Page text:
Research Project 1
PCBs: Metabolism, Genotoxicity and Gene Expression in Vivo
Airborne PCBs are those that have higher vapor pressures, lower chlorination, and should be substrates for metabolic activation. Dr. Robertson's team hypothesizes that the lower halogenated biphenyls are activated by hepatic enzymes to oxygenated species that are electrophilic and bind to proteins and DMA.
Preliminary data indeed show that PCBs are metabolized to electrophiles and free radicals that bind to cellular targets and that the metabolism of PCBs produces reactive oxygen species, resulting in DMA strand breaks and 8-oxodeoxyguanosine formation in DMA and that a quinone/semiquinone may be a/the major metabolite involved in these effects. Employing the Solt-Farber initiation-selection protocol, the researchers also identified several lower chlorinated biphenyls as initiators of hepatocarcinogenesis in the rat. The goals of this study are to:
1) determine the initiating potential of airborne, semi-volatile PCBs and to analyze the structural and metabolic requirements needed for carcinogenic potency,
2) analyze for oncogene mutations and karyoptypic changes during PCB carcinogenesis in the Solt-Farber experiments,
3) investigate the types of genotypic damage induced by PCBs and their metabolites in vitro, in cells in culture, and in vivo,
4) examine the ease of formation and the reactivity of PCB-derived semiquinone radicals, and
5) determine the biologic effects and the influence of Route of Exposure (IP vs. inhalation) of airborne PCBs (a typical "air mixture" of PCBs, or single PCB congeners, or hydroxy-PCBs) on specific changes in expression of xenobiotic-metabolizing enzymes, antioxidant enzymes or redox indicators in the rat.
Jointly these studies may explain why some PCBs are activated to genotoxins, while others are not, which target genes are involved, the nature of the DNA lesions, and the mutations that ensue. These data may also provide clues about whether nutritional or other interventions are warranted to protect highly exposed humans. These mechanistic and susceptibility issues will form a basis for the quantitative human health risk assessment for these important Superfund chemicals, arising from multiple sources.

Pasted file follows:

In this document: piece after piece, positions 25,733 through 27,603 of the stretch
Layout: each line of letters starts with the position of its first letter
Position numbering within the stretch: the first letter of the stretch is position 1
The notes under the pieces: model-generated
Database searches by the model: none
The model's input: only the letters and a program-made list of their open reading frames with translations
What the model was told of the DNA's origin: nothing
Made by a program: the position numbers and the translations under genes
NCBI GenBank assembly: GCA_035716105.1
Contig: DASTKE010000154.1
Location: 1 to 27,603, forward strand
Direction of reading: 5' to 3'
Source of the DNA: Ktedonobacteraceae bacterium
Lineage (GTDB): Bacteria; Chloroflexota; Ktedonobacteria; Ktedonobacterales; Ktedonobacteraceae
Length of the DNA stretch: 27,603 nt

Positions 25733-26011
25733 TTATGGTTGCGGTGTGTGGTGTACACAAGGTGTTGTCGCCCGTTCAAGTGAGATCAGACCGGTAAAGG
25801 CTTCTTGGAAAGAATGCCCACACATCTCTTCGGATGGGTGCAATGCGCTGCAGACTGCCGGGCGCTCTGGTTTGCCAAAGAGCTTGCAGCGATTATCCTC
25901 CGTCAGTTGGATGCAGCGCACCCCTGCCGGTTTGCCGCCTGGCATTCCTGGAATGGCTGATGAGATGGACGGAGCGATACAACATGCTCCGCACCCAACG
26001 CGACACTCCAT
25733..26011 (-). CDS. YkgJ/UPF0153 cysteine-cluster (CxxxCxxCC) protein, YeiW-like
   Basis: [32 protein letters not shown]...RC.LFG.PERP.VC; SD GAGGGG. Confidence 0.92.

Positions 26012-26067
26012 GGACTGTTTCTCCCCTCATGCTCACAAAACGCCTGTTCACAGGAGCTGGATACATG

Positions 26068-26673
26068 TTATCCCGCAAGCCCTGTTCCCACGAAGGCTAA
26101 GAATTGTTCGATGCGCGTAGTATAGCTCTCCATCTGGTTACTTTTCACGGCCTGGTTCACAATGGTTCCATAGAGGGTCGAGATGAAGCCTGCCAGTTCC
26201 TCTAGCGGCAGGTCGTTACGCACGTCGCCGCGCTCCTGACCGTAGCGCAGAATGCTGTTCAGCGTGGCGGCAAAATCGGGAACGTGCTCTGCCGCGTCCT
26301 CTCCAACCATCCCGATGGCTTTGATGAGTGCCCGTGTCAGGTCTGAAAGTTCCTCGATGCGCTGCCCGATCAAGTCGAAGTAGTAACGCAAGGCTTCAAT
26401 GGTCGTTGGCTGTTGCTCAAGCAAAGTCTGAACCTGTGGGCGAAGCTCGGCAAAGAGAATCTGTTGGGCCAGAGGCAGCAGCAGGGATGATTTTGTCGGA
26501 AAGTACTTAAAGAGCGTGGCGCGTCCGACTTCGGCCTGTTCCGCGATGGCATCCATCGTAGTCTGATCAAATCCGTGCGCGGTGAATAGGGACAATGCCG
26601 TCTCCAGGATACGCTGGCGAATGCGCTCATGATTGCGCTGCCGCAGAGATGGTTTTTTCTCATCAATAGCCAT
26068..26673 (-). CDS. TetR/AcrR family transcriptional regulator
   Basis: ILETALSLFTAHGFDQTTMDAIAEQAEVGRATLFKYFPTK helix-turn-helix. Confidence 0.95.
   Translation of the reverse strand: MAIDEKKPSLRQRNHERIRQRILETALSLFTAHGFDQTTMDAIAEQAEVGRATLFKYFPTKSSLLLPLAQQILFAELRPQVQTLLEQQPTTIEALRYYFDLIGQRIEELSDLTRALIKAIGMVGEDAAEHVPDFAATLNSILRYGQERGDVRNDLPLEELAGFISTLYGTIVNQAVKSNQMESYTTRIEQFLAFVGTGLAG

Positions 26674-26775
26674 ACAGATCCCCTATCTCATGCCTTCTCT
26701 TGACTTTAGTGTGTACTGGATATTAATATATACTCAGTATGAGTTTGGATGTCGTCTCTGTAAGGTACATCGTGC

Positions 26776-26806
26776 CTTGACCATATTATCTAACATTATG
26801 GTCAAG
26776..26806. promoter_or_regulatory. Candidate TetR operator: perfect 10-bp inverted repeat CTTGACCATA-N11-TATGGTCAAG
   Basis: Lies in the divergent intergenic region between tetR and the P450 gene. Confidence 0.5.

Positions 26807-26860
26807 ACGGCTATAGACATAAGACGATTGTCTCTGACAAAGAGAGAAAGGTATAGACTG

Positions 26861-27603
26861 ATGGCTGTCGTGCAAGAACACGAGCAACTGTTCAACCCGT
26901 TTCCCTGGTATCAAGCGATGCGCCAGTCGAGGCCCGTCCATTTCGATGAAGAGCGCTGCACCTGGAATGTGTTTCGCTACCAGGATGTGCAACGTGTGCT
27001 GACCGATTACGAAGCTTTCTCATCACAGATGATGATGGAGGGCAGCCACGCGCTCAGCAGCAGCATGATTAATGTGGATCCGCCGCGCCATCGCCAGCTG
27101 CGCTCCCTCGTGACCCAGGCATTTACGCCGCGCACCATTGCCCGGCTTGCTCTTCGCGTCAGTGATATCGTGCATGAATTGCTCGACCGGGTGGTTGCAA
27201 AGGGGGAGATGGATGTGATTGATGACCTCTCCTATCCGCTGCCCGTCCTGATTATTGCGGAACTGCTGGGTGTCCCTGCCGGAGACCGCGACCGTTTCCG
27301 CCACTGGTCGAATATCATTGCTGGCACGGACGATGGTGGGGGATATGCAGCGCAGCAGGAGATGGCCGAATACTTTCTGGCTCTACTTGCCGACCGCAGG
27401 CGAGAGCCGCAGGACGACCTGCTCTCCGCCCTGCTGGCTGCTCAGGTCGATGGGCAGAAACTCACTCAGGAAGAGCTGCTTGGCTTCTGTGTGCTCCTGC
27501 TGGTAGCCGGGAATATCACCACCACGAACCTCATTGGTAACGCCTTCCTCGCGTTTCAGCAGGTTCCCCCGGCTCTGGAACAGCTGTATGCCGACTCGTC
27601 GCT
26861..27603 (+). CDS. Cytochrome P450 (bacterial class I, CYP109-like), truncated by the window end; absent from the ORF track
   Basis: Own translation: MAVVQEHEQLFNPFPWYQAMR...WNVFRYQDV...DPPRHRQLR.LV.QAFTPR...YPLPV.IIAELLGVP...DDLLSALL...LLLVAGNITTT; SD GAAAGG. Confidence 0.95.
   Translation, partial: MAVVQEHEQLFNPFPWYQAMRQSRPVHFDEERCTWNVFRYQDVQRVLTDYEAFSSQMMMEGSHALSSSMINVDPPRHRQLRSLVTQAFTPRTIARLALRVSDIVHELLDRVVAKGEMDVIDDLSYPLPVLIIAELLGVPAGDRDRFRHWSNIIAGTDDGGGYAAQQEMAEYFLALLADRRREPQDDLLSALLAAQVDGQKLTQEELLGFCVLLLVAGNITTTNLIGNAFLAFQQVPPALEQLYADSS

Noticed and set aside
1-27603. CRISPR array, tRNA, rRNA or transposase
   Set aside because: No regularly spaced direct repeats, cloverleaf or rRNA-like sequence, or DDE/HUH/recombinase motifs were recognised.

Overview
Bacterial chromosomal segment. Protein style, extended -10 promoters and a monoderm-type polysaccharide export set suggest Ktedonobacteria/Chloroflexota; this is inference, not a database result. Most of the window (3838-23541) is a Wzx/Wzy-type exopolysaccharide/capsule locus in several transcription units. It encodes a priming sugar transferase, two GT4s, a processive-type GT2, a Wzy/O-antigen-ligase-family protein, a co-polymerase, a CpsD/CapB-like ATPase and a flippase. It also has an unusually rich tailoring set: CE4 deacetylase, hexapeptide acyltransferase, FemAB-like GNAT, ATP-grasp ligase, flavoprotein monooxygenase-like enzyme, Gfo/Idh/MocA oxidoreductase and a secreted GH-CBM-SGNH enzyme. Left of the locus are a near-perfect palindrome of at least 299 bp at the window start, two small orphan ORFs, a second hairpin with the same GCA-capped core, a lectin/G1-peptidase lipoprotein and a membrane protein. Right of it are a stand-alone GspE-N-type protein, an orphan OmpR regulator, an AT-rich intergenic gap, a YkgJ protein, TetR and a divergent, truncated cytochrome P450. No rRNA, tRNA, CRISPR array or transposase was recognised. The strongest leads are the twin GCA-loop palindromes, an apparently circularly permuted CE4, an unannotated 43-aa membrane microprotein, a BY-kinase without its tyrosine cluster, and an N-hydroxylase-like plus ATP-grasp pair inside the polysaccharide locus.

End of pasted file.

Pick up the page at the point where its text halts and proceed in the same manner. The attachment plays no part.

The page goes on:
Project Leader: Larry Robertson, PhD, MPH
Dr. Robertson oversees and coordinates the entire project and designs, plans and supervises the proposed experiments listed in Aim #1 and Aim #5. He will be responsible for analyzing and publishing the results of the proposed experiments.
Co-Project Leader: Gabriele Ludewig, PhD
Dr. Ludewig is trained as a toxicologist (cyto-and genotoxicity, cell culture etc) and has spent three years as a postdoctoral scholar applying methods of molecular biology and yeast genetics to study the mechanisms of toxicity and resistance of the drug Pentamidine. She oversees all studies of Aim #2 and Aim #3.
Co-Project Leader: Garry Buettner, PhD
Dr. Buettner is Professor of Radiation Oncology/Free Radical and Radiation Biology and
Director of the ESR Facility at the University of Iowa College of Medicine. He oversees all studies of Aim # 4. He has over twenty years of research experience in free radical biology.
Co-Project Leader: Howard Glauert, PhD
Dr. Glauert is responsible for aspects of the initiation studies. He will collaborate on the design and supervision of these studies and will supervise the preparation of the frozen tissue sections, histochemical staining and the quantitation of altered hepatic foci.